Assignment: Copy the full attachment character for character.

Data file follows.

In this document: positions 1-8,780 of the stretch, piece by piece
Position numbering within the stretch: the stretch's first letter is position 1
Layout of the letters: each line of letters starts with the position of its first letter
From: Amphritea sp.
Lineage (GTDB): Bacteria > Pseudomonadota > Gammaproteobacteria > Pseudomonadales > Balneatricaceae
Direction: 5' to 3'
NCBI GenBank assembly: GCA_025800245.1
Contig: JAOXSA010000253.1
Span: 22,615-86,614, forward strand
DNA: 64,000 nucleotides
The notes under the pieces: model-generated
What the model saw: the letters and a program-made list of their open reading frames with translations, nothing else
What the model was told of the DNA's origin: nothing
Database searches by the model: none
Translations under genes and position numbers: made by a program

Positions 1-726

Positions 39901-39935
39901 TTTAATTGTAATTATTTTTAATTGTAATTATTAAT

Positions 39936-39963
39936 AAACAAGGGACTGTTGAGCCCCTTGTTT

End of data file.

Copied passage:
In this document: positions 1-8,780 of the stretch, piece by piece
Position numbering within the stretch: the stretch's first letter is position 1
Layout of the letters: each line of letters starts with the position of its first letter
From: Amphritea sp.
Lineage (GTDB): Bacteria > Pseudomonadota > Gammaproteobacteria > Pseudomonadales > Balneatricaceae
Direction: 5' to 3'
NCBI GenBank assembly: GCA_025800245.1
Contig: JAOXSA010000253.1
Span: 22,615-86,614, forward strand
DNA: 64,000 nucleotides
The notes under the pieces: model-generated
What the model saw: the letters and a program-made list of their open reading frames with translations, nothing else
What the model was told of the DNA's origin: nothing
Database searches by the model: none
Translations under genes and position numbers: made by a program

Positions 1-726

Positions 39901-39935
39901 TTTAATTGTAATTATTTTTAATTGTAATTATTAAT

Positions 39936-39963
39936 AAACAAGGGACTGTTGAGCCCCTTGTTT